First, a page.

Wide variation in response to FDA rosiglitazone warning

November 25, 2010

Rochester, MN - Doctors do not respond adequately to FDA boxed warnings on drug labels, resulting in significant exposure of patients to potentially unsafe medications, according to researchers, who use the rosiglitazone saga as an example[1].

Writing in a perspective article in the November 25, 2010, issue of the New England Journal of Medicine, a team led by Dr Nilay Shah (Mayo Clinic, Rochester, MN), describe large variations in response to the FDA's boxed warning about an increased risk of MI with rosiglitazone, issued in 2007[2].

Shah commented to heartwire : "Although prescriptions for rosiglitazone fell dramatically after the FDA boxed warning, use in certain parts of the country were still high. You would think that with the large number of other of options available and the concerns that had been voiced about rosiglitazone, use would be a lot lower."

Shah et al conducted a retrospective analysis using two databases from IMS Health, which computed the number of rosiglitazone prescriptions per month for each US state. This shows that the combination of the Nissen meta-analysis[3], the FDA warning, and the associated media coverage in May 2007 caused a 70% reduction in the use of rosiglitazone, with the absolute number of filled prescriptions for rosiglitazone decreasing from 1.3 million monthly in January 2007 to slightly more than 317 000 in June 2009.

You would think that with the large number of other of options available and the concerns that had been voiced about rosiglitazone, use would be a lot lower.

But they note that significant residual use of the drug occurred—at a rate of 3.8 million prescriptions per year—despite the lack of any specific benefits of rosiglitazone in patients with type 2 diabetes and the existence of several different treatment options.

While rosiglitazone prescriptions decreased substantially in all states between 2005 and 2009, there was a large variation among states in use of the drug, both before and after the 2007 FDA warning. This variation actually increased from a factor of two before the warning was issued to a factor of three by 2009.

In 2005, rosiglitazone use was highest in Wyoming (16.5% of all prescriptions for diabetes medications) and lowest in North Dakota (7.8%). By 2009, the highest use was in Oklahoma (5.6%) and the lowest in North Dakota (1.9%). The researchers note that this suggests patients received different care depending on where they sought it.

Impact of FDA warning: Rosiglitazone prescriptions as % of all diabetes scrips over time

Quartile March 2007 August 2007 June 2009
1 13.8 7.6 3.9
2 12.0 6.5 3.1
3 11.1 6.2 2.9
4 9.7 5.3 2.5

Shah commented to heartwire : "All we can do is hypothesize as to why these variations occur. They could have been due to more coverage of rosiglitazone in certain health plans, more local champions of the drug in certain places, differences in availability of specialist endocrinologists, and differences in pharmaceutical marketing in that it can be harder to gain access to physicians' offices in some areas."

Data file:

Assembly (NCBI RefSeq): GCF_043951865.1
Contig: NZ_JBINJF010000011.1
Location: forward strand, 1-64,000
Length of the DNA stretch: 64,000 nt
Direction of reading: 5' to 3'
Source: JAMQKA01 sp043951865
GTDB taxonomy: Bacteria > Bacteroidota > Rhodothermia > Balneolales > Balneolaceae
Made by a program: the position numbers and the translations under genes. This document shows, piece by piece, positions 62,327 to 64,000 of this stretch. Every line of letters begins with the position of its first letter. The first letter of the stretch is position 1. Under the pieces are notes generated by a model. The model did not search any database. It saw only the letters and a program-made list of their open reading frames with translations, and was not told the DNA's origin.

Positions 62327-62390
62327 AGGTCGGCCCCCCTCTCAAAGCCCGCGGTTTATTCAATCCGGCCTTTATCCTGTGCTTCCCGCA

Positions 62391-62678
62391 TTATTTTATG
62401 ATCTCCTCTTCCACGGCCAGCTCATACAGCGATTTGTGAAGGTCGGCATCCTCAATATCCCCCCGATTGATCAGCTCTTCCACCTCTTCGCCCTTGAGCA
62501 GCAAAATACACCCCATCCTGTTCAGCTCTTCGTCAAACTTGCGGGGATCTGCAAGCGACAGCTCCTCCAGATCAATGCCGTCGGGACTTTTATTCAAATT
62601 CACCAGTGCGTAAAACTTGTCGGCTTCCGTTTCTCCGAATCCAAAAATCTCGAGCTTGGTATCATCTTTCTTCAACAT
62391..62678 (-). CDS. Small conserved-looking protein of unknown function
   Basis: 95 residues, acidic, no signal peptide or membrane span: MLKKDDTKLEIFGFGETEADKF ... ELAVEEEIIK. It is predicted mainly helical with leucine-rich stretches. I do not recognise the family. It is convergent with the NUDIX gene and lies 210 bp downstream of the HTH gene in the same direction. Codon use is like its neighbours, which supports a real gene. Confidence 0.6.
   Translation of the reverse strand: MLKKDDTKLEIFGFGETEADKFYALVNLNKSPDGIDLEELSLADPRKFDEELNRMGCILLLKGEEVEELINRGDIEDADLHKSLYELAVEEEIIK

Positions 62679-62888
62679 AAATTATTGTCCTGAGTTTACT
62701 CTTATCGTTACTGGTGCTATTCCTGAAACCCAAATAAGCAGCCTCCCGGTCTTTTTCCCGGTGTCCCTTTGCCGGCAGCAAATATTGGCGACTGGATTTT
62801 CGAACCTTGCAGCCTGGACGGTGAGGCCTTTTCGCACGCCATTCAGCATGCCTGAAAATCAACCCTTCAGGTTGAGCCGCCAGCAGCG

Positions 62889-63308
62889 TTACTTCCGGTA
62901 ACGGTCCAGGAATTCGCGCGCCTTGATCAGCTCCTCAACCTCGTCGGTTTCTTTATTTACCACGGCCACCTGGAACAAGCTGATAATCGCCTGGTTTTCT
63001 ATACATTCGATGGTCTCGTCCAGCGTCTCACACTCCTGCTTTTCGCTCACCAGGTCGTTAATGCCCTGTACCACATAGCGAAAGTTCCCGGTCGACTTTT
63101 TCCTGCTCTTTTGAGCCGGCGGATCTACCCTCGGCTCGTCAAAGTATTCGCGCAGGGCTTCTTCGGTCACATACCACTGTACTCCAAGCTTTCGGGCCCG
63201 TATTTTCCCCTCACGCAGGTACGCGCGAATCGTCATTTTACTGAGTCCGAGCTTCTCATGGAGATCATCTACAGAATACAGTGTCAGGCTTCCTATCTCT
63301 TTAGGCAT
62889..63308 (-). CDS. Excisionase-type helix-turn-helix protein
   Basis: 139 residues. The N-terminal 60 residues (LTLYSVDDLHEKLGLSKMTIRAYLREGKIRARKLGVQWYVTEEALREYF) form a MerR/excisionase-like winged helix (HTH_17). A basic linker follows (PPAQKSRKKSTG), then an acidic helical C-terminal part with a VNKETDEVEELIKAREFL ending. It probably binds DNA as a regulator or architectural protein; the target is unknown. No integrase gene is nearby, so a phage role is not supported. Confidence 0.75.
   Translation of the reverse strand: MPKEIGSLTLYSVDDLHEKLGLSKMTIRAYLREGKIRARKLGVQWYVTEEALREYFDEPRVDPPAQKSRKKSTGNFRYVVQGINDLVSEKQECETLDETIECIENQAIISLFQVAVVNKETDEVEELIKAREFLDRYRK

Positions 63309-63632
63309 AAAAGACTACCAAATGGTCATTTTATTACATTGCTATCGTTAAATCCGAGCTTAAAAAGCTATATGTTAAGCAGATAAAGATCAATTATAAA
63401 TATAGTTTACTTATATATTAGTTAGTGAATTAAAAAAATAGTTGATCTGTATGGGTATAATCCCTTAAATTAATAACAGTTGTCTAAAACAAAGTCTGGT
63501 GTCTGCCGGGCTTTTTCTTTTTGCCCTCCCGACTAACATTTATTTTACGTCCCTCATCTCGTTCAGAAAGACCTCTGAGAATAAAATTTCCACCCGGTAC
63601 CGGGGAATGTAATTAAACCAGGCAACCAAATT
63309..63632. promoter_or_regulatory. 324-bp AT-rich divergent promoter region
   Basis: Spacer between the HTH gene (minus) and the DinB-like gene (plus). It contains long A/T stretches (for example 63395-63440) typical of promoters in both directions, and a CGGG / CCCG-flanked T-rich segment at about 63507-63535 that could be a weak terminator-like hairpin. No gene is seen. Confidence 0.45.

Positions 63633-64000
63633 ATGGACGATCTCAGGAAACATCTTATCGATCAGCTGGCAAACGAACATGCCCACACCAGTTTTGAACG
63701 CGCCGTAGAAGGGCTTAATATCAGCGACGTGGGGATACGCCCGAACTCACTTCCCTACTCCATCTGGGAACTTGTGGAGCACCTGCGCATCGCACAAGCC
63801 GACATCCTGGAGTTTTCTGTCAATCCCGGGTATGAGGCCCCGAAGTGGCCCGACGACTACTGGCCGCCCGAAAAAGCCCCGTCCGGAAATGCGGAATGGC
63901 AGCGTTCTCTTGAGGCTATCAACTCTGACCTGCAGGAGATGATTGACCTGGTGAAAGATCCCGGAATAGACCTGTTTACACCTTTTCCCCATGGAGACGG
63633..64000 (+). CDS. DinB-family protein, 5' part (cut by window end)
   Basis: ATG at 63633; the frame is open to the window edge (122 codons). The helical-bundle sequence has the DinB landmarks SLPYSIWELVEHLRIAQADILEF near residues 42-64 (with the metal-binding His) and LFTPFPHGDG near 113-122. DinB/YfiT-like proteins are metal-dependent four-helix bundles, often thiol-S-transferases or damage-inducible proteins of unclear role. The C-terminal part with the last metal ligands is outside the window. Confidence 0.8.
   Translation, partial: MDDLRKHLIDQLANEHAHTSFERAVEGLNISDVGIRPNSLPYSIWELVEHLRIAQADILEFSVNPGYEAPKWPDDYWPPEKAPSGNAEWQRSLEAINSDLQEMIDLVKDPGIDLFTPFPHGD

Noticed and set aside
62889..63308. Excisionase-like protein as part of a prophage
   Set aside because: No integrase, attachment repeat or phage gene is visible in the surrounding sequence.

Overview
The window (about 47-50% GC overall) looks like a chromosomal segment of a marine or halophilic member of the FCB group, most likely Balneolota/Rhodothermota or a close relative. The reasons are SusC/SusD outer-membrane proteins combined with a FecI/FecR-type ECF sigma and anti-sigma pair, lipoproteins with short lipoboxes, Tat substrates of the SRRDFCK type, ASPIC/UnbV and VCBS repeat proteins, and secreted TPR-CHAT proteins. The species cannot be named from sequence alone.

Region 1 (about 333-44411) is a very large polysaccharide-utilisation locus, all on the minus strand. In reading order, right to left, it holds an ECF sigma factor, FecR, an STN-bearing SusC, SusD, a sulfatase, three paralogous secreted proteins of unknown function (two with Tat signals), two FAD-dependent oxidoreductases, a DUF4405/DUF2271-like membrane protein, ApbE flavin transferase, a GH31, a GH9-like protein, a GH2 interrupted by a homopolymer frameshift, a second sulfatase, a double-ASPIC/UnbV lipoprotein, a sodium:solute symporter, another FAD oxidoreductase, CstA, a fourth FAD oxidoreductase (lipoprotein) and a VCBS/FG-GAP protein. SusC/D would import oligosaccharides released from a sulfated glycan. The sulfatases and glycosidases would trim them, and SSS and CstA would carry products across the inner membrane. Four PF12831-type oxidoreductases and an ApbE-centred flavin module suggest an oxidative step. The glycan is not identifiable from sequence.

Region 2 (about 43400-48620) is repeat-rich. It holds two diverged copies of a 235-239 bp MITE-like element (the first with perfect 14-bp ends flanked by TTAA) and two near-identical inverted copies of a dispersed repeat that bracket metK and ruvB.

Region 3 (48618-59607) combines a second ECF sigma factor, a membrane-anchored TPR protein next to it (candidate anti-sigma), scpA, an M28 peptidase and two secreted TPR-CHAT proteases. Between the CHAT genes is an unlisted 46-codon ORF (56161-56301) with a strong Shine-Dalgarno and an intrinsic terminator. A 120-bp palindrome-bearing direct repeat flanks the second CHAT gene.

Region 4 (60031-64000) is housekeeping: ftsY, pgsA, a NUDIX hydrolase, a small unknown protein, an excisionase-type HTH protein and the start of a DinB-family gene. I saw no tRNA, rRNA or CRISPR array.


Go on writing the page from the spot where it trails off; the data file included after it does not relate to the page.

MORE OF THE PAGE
He also pointed out that in contrast to the FDA boxed warning in 2007, the American Diabetes Association (ADA) warning in January 2009, advising against the use of the drug, had "practically no effect." "Rosiglitazone accounted for 7% of diabetes prescriptions before the ADA warning and still accounted for 6% in June 2009. Perhaps this was because the ADA warning was geared mostly toward diabetologists and endocrinologists and not primary-care doctors," he said.

Decision-making tools available

Shah et al suggest that to help doctors make better decisions regarding prescribing drugs that have been issued with warnings, the FDA may need to provide decision-making tools into which patient information can be incorporated, in order to enable the best translation of the additional warnings into practice.

They write: "Until the FDA hearings in July 2010, most physicians' organizations and the FDA had recommended that patients taking rosiglitazone discuss with their clinician whether to continue or discontinue its use. The extent to which these conversations yielded decisions that reflected both the available evidence and patients' values and preferences is uncertain, and the process was probably haphazard. Tools, such as decision aids that may facilitate unbiased knowledge transfer, patient engagement, and shared decision-making, were not provided by any organization after the FDA warning was issued. Had such tools been in common use, the resulting variations in practice might have been justified."

Shah added that even the latest severe restriction in the form of a risk evaluation and mitigation strategy (REMS) still requires clinicians to discuss the risks and benefits of rosiglitazone with patients. "The new REMS strategy will significantly limit use, but there still need to be discussions between physician and patient; it doesn't offer any standardized format of how those discussions should go." Shah pointed out that the Mayo Clinic has developed a tool that helps that process, frankly titled, "A little help for docs and patients still thinking about rosiglitazone."


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